TidalWave Productions paid tribute to the 1981 film by creating a 4-issue comic book series in 2007. This series, the Wrath of the Titans, was a sequel to the film which was set 5 years later.

Later, Clash of the Titans returned to theaters in 2010 with a 3-D remake. Directed by Louis Lettier and starring Travis Beacham, the film not only used modern special effects but made several changes to the plot. For instance, Hades was the main antagonizing god, rather than Thetis.

This led to the story’s sequel, Wrath of the Titans, to also be produced by Warner Bros. Pictures. The 2nd 3-D film in the franchise was directed by Johnathan Liebesman. This time, Sam Worthington took on the role of Perseus. This time around, Perseus faced off against new foes like a Chimera, three cyclopes, and a Minotaur. At the end of his journey, Perseus faced off against Ares and then Kronos.

In the wake of these new films, new merchandise came out to celebrate the Clash of the Titans. Before the movie came out, NECA obtained the license to create toys for the brand. This led to two different variations of Perseus produced by them. One of these toys had battle damage while the other was a standard figure.

Then, Hot Toys produced a masterpiece-tier action figure for Perseus from the reboot movie. This 1/6th scale toy was released in 2010. It has multiple accessories including two swords, a shield, a bag, Medusa’s head, and a display stand. Since Hot Toys does not mold the clothing onto most of their toys, Perseus had removable clothing as well. His armor included a tunic, shorts, a skirt, chest armor, 2 gauntlets, and 2 shin guards.

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    How to use the Identification Tool to find your action figures and toy lines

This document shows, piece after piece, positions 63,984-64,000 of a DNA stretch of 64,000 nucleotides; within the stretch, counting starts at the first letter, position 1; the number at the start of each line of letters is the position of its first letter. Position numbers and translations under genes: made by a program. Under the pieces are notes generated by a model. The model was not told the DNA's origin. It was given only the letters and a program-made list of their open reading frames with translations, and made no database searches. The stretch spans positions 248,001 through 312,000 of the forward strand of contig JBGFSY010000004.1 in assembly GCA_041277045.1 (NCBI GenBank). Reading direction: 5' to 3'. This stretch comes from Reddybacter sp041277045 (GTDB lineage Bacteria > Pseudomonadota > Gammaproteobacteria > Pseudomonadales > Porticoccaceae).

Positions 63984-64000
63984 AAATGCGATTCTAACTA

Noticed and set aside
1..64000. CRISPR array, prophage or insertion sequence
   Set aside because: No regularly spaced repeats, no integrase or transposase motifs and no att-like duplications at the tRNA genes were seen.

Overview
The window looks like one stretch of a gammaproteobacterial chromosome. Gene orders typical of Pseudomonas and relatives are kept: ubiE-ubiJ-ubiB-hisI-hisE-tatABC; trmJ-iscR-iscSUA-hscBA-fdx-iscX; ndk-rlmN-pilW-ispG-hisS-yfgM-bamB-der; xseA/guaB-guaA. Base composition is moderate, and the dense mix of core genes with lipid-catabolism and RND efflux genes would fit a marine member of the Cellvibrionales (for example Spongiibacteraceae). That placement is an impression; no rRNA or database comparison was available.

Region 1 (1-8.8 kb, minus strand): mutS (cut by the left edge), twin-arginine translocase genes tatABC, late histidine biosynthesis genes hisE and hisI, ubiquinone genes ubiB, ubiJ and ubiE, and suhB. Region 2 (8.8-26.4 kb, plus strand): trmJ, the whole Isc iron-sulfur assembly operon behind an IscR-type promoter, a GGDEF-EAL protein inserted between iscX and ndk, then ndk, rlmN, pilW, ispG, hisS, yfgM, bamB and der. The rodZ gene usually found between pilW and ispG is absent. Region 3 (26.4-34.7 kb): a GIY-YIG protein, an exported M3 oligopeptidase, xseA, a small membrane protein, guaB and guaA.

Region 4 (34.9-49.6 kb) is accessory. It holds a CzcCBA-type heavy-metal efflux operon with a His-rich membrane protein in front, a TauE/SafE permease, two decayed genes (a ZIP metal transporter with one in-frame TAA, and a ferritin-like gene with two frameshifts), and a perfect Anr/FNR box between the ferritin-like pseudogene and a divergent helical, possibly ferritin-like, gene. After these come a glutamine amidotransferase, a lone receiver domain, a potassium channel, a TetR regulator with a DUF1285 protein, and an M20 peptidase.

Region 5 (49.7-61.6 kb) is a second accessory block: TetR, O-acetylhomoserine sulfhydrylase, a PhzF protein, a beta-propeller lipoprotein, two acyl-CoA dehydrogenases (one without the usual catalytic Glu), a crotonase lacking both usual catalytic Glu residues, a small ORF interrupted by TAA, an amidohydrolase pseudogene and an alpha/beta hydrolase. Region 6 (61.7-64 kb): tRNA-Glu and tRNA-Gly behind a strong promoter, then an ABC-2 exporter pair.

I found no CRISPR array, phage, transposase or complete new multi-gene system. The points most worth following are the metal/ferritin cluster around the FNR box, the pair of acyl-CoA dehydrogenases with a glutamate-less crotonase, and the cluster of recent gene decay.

Do you have an old-school G1 Transformers toy you are trying to identify? Don’t know the name? No problem! I’ll help you use this identification tool. For example, just type in “jet” in the figure name field and hit search. You’ll see all the Transformers G1 Toys that are jets. Maybe try “car” and select the color “blue” and a list of Transformers matching those results will appear. Maybe you don’t know what the finished vehicle will make, so try searching by “red” only. Did you forget to remove “car”? Now search just the color “red”. Perhaps you know the name, but can’t spell it try “Wheljck” instead of “Wheeljack” and all the Wheeljack characters are listed for you.

    We have all the G1 Transformers list of characters in our database. You can search by Transformers name, as well as just line or subgroup. You can identify Transformers that are all red or all the figures that are orange. The Transformers toy list can even be sorted by package type. You can identify which came with a sticker sheet, or which came without instructions. Want to know all the 1984 Transformers toys and none of the others from 1985-1990? No problem, just select the release year from “1984” to “1984”. Perhaps you just want to know the list of G1 Transformers “Autobots”, or just the “Decepticons”, our ID tool can do that.

    Mostly we made this so you could see if your action figures were missing some accessories or parts. So you can see that too.